U.S. Congress issued another letter to the Environmental Protection Agency (EPA) on Thursday with more educational material on proof of work. This time, however, it came with a positive spin – and was co-signed by a handful of crypto bulls, rather than skeptics.
The Promises of Proof of Work
The letter calls on the EPA to pursue a “comprehensive analysis” when attempting to understand the environmental effects of digital assets. While the congressional letter in April focused heavily on energy consumption as a metric of environmental harm, Thursday’s message argues that the debate is more nuanced.
For instance, it claims that a “substantial portion” of energy used in mining Bitcoin is extracted from renewable sources. Indeed, according to the Bitcoin Mining Council’s estimates, about 58% of the global mining industry is powered by sustainable energy right now.
Estimates from New York – which is on the verge of passing a moratorium on carbon-based crypto mining – run as high as 80%. Despite opposing Bitcoin mining in the past, New York City Mayor Eric Adams wishes to see this ban vetoed by Governor Hochul.
His reason is the same for which Congress called for extra consideration from the EPA: He wishes not to place barriers on the growth of a new and wealthy industry.
“At a time of rapid technological innovation, we must affirm our commitment to responsible innovation to ensure future generations of Americans continue to enjoy prosperity and opportunity,” reads the letter.
The letter also argued that miners can have a “substantial stabilizing effect on energy grids.” The industry can provide sufficient demand to justify “robust baseload” levels, while also shutting down immediately during times of peak demand.
Texas Governor Greg Abbott is pursuing one such strategy. To support his region’s weak energy grid, he is inviting more miners to his state to encourage the growth of power generation facilities. Contrarily, many other jurisdictions like Iran have chosen to place temporary bans on mining on a seasonally adjusted basis to keep the grid alive.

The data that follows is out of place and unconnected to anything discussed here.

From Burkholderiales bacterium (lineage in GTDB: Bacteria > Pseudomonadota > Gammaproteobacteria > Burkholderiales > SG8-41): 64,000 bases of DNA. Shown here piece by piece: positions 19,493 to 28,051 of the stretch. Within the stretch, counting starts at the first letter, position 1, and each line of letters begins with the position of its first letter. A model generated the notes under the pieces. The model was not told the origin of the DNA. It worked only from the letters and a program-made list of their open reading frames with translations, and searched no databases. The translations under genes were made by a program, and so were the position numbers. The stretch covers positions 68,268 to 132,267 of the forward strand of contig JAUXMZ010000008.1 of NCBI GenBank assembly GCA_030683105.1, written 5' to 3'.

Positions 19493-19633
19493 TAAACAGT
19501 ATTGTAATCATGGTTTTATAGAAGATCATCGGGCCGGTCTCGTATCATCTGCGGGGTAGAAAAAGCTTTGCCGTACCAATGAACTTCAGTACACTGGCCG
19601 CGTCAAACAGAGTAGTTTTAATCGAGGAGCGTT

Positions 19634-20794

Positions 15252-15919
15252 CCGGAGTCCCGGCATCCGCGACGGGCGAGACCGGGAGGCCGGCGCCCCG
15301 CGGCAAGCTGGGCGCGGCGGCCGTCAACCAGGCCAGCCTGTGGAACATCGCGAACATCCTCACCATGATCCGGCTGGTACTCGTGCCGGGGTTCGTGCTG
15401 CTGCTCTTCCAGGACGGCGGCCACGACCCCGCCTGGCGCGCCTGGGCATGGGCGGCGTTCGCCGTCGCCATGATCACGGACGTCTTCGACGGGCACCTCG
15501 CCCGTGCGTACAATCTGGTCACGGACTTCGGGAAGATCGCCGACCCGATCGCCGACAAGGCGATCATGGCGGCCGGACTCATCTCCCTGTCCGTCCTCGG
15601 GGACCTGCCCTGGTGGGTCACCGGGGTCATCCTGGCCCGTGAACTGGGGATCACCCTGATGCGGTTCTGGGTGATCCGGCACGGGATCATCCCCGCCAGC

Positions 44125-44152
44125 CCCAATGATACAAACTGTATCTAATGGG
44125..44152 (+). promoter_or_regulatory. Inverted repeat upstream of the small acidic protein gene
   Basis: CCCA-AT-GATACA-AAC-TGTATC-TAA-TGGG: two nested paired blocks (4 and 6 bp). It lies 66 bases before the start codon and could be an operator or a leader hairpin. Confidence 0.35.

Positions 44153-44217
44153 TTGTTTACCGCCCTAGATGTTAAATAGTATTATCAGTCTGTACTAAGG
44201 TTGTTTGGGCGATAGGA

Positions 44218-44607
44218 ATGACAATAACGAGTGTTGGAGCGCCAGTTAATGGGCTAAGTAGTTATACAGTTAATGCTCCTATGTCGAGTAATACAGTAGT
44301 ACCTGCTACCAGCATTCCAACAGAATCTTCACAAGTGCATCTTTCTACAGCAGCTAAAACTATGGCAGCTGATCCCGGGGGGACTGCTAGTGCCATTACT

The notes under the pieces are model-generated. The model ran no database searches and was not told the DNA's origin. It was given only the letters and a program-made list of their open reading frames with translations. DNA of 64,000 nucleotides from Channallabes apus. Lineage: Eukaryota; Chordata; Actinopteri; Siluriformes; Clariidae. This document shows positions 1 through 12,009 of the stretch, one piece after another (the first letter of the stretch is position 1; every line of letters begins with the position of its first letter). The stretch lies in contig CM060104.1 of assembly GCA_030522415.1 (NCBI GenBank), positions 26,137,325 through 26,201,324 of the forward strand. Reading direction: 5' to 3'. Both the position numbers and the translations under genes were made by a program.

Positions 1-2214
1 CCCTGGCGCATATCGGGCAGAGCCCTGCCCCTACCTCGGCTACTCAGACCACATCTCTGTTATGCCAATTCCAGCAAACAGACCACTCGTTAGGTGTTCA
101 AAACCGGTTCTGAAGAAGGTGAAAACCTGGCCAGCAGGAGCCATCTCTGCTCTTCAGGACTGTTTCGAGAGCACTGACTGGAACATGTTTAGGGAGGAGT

Finally, the letter claims that digital assets will be “essential” to the United States’ economic future. “The United States, as the global financial services leader, cannot rest on its laurels.”
The letter is co-signed by multiple crypto-supportive congresspeople including Cynthia Lummis, Patrick McHenry, and Tom Emmer. Lummis is one of two senators behind the landmark digital asset regulation bill unveiled earlier this month.
The Mining Council’s Letter
The Bitcoin Council also sent a letter to the EPA in April debunking claims made within the first congressional letter on the topic. Alongside mentions of renewable energy and grid support, it also ruled out the proof-of-stake consensus model as an alternative for Bitcoin.
“Given how contrary Proof of Stake would be to the objectives of Bitcoin, the prospects for transitioning Bitcoin to Proof of Stake are completely impracticable,” it read.
Proof of Stake uses cryptocurrency, rather than energy, to provide a model for determining the true state of a blockchain ledger. Some regulators still believe that such a transition can be encouraged, such as Commodities and Futures Trading Commission (CFTC) Chairman Rostin Benham.
The council’s letter was signed by many influential figures in the Bitcoin community, including MicroStrategy CEO Michael Saylor and Block Head Jack Dorsey.
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